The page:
Wednesday, February 02, 2011
Letter to the Russian Ambassador
Sent Feb. 2, 2010
Sergey I. Kislyak
Ambassador of the Russian Federation to the United States
1125 16th St. N.W.
Dear Mr. Ambassador,
Greetings from Southern California.
The persecution of the Russian artist Aleksei Plutser-Sarno and the art group "Voina," really gets my goat. And as a planetary citizen I urge your government to cease the mindless pursuit of this artist and release those of his allies whom have been detained.
I read about their plight in a "New York Times," article dated January 22.
That's a while back, I know, but maintaining a journalist's post, a literary writing career, and the self-appointed job of skewering repressive governments around the world can really weigh on a guy.
I'm sure the article by the marvelous Ellen Barry -- and please don't harass her, too -- caused you a degree of heartburn.
And it's a good thing, too.
Mr. Plutser-Sarno has some unpleasant things to say about those who govern the Russian Federation. But surely you realize that the official response to such provocations only lends credence to his claims that you guys need to lighten-up and take a democracy class.
You work for him, and his fellow citizens, not the other way around. I say this only because I know Russia is new to democracy and could probably use a few pointers.
And by the way, I think Plutser-Sarno's "installation" involving a 210-foot penis hanging from a St. Petersburg drawbridge, pointed at the state security outfit's building, is the ultimate example of free expression.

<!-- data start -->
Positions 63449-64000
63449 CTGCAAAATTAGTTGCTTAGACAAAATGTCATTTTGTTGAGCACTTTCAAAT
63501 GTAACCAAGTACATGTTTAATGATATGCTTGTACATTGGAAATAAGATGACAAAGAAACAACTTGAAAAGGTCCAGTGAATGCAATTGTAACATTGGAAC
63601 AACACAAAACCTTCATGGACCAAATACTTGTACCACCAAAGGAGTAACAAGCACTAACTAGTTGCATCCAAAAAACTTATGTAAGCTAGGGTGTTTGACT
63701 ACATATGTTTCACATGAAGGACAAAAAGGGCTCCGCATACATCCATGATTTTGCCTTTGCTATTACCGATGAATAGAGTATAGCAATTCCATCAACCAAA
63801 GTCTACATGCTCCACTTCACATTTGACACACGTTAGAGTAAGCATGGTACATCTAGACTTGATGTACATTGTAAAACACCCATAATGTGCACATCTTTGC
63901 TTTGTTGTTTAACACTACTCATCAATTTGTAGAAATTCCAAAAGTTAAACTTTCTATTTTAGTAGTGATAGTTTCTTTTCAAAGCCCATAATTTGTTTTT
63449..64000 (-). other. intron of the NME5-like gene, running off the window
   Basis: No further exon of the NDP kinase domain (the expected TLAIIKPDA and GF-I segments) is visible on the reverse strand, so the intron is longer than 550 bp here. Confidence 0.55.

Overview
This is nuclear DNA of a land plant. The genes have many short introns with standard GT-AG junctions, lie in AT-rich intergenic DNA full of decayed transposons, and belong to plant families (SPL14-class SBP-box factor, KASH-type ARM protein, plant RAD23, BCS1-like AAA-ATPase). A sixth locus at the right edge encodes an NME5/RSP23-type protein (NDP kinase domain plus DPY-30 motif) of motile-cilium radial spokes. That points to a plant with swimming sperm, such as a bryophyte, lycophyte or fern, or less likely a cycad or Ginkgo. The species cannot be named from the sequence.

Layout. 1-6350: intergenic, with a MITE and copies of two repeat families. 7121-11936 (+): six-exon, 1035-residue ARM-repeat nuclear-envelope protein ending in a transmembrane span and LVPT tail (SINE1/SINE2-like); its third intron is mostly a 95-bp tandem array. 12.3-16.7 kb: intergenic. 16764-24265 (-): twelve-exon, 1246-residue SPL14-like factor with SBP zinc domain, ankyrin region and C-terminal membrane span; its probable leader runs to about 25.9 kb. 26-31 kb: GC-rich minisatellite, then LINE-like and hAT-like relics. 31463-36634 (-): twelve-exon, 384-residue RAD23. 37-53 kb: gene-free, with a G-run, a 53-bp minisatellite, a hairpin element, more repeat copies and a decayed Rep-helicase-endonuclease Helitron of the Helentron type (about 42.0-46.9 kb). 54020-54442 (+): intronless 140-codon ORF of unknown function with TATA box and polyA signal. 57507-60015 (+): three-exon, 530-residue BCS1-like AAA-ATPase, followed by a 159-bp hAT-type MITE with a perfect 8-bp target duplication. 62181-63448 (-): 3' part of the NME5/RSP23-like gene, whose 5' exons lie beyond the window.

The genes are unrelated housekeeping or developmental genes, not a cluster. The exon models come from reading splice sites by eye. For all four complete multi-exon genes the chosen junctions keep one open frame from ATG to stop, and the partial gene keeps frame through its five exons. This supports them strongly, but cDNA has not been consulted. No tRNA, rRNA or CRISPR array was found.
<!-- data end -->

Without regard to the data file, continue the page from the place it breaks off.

Anybody can insult some man on the street. The democratic protection to speech is truly cashiered when we try it on those who make the rules and enforce them with the threat of violence.
You should give the way we do it here in the U.S a go. There are vast spaces of freedom for mouthing-off across our mediatic landscape. As a result, so many people are doing it, that no single voice truly rises above the din, except very stupid ones like Rush Limbaugh and Sarah Palin.
Such people are a stain on the nation's honor, yes, but at least we know where and what they are.
You guys are doing it the old-fashioned way and the result is, well, this letter by somebody one zillion miles away from Russia. See how it doesn't work?
Charging Voina with "organizing a criminal gang," would be laughable, were the artists' lives not getting screwed-up in the process. After all, let's not kid ourselves Mr. Ambassador, when it comes to criminal gangs, you guys set the gold standard.
Your government's support of Chechnya's "president" comes to mind. You know, the one who takes time off from a busy executive schedule to personally torture his political opponents.
I hate that guy.
And not to make political hay out of a tragedy, but those people who blew up the airport in Moscow a few weeks ago and killed dozens of people: THEY were a criminal gang.
Perhaps if your security and police forces weren't so busy harassing mischievous Dadaists, the bomb plot might have been detected before so many innocent people died. Touche.
By the way, I'm going to post this letter on my blog "highwayscribery," just to make a point about how hard it is to keep the truth from circulating.
You know Mr. Ambassador, it is not difficult to find absurdities, cruelties, and meanness in the world with which to fill "highwayscribery."
Just this morning I read in the "New York Times," about the slaughter of 100 dogs in Canada, for no good reason (as if there could be one).
Stories like that, and the Voina artists' plight, say to me that no matter how complicated the world may be, right and wrong are not so hard to distinguish.
Thank you for your time.
the highway scribe